3. Registering the VASP Account with the Discovery Layer
In order for the VASP account to be discovered on the Network, the VASP needs to register their account with the Discovery Layer. Once registered the VASP can set the recommended VASP attributes such as entity name, domain name and jurisdiction to the Discovery Layer.
The full list of attributes are listed here along with examples:
|COMPLIANCE CONTACT||[email protected]|
|TECHNOLOGY CONTACT||[email protected]|
|SUPPORT CONTACT||[email protected]|
Any other participant on the network can view these attributes registered by VASP accounts. The Discovery Layer contains a public list of registered VASPs which enables other VASPs to verify accounts prior to sharing KYC data as it pertains to the FATF Travel Rule regulation.
4. Setting Attestations for crypto withdrawal transactions from the VASP platform
To comply with the FATF Travel Rule, VASPs must share KYC data for both Sender and Beneficiary as they relate to crypto transactions between corresponding VASP platforms.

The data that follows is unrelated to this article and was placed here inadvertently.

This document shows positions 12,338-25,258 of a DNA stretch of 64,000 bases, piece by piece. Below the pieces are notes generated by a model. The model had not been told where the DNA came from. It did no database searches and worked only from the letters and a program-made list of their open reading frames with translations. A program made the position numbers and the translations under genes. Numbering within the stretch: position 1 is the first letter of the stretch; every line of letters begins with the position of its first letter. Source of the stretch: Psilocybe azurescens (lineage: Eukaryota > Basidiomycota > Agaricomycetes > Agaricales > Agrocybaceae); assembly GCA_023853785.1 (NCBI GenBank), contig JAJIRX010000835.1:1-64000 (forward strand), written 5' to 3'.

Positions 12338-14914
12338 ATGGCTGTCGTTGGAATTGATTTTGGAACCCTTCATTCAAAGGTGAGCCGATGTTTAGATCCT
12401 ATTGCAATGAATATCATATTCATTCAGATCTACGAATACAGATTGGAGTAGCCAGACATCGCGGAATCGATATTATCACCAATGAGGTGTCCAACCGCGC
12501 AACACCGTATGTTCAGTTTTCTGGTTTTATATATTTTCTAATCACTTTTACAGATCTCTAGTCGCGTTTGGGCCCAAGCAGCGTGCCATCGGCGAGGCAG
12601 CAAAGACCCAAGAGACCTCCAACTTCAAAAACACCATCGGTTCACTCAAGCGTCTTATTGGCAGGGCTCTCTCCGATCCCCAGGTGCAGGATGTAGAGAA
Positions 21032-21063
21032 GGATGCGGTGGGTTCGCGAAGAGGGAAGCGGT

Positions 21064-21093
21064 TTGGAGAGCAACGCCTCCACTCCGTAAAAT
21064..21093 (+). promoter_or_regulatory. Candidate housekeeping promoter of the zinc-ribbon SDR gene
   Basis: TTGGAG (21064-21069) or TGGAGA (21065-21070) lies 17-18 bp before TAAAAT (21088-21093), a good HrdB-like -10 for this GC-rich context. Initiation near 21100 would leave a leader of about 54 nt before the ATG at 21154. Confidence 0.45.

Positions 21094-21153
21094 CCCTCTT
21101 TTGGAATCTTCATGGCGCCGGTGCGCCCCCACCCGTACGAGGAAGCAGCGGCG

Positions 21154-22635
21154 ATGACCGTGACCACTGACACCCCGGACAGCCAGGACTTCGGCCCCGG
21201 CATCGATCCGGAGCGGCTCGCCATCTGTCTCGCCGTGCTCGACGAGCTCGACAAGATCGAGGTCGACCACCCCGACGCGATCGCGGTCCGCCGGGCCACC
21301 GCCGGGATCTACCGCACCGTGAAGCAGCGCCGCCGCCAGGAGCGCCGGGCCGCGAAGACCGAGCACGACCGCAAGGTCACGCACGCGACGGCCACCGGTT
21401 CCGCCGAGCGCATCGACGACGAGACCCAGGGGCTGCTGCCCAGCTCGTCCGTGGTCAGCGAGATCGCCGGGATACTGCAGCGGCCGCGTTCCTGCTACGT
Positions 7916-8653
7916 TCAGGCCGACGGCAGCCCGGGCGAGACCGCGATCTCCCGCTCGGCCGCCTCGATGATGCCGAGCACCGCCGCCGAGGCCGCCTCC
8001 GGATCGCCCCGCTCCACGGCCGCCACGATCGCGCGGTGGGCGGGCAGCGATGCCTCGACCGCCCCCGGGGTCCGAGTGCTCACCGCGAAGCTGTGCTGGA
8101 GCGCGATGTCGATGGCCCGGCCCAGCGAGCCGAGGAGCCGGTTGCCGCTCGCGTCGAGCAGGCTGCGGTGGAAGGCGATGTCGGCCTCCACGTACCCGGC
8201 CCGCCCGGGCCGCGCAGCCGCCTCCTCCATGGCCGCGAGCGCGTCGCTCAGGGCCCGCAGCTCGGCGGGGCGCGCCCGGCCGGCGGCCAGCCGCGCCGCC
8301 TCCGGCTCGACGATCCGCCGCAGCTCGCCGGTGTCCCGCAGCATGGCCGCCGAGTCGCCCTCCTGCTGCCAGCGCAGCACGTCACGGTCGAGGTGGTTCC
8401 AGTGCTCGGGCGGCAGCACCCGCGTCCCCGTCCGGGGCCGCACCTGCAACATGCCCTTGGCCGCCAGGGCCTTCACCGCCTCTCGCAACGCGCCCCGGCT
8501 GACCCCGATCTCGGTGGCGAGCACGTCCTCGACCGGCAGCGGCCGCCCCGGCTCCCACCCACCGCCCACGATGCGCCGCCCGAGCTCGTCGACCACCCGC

For the Sender VASP, the platform where a user is initiating a withdrawal, the VASP must set an attestation to the network. An attestation contains the following required information:
- User Account
- Effective Time
- Expiry Time
- Public Data
- Documents Matrix Encrypted
- Availability Address Encrypted
- Is Managed
- TA Account
All these fields are necessary for the Sending VASP to request from a corresponding VASP the Beneficiary KYC data. If a corresponding VASP responds with the Beneficiary KYC data, the Sending VASP must respond with the Sender KYC data such that both VASPs comply with the FATF Travel Rule.
5. Subscribing for Attestation and Discovery Layer Events